Wednesday, December 6, 2006

Chicago area firm says 6-pack rings aren't animal threat

Most companies would be overjoyed to have their product in "Happy Feet," the nation's most popular film.

But Itasca-based ITW Hi-Cone, the industry leader and inventor of plastic six-pack rings, isn't happy over the use of its "yokes" in the new cartoon film. Hi-Cone is calling "misleading and irresponsible'' a story line involving a penguin who nearly is strangled after he gets one of the binders caught around his throat.

Hi-Cone Vice President and General Manager Steve Henn says Warner Bros. Entertainment "didn't do its homework,'' and the company is asking moviemakers to clarify the depiction of the rings in upcoming DVD releases.

Henn acknowledges that wildlife can get stuck in the yokes. The Ocean Conservancy environmental group reports that international coastal cleanups since 2000 have turned up 191,789 six-pack rings. In that same time period, 894 fish and birds have been discovered entangled in man-made debris, though fishing line is the top offender.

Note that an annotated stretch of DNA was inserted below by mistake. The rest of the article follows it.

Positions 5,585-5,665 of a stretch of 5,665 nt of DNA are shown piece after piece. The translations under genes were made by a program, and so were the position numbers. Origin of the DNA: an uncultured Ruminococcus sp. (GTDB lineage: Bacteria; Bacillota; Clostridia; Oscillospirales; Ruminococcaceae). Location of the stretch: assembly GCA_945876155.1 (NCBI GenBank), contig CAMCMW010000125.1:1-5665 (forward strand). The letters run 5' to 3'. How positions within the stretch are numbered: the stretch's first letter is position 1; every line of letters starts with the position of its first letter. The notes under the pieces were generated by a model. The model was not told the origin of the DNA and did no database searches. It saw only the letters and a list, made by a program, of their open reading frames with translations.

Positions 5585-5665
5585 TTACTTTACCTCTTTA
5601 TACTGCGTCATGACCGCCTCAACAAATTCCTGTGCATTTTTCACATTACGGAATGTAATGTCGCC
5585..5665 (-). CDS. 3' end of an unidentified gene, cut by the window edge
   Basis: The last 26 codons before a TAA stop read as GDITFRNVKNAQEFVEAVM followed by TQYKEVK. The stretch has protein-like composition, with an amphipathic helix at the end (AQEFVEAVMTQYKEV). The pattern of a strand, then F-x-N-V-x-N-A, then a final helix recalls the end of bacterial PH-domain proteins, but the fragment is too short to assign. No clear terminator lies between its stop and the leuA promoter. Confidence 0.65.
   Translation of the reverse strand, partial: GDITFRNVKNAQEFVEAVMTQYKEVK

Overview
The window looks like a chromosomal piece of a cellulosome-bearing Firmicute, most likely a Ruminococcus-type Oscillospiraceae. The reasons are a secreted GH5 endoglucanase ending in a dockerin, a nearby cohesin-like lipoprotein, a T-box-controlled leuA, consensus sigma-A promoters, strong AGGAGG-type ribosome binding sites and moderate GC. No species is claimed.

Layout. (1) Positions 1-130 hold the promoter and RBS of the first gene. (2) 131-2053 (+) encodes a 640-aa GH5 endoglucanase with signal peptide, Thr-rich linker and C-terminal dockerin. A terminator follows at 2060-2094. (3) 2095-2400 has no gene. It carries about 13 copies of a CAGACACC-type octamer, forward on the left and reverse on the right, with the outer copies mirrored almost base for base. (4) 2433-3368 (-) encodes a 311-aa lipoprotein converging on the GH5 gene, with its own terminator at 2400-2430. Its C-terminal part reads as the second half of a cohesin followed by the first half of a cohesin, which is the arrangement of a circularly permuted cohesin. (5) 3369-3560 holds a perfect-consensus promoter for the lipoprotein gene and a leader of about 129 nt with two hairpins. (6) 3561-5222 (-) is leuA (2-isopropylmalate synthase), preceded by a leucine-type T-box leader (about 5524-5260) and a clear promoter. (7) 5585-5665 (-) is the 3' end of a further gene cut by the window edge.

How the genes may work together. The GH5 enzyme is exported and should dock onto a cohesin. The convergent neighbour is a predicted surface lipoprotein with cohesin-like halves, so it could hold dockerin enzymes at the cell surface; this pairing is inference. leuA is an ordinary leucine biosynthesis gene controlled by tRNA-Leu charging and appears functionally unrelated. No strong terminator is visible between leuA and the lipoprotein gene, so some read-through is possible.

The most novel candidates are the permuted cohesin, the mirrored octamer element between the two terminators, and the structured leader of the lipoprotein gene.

But since 1989, under federal law, six-pack rings have been 100 percent photodegradeable -- they disintegrate in sunlight, beginning in just a few days, Henn said. Creatures overwhelmingly escape from weakened and brittle rings, he said: "A penguin couldn't wear it that long'' because it would crumble.

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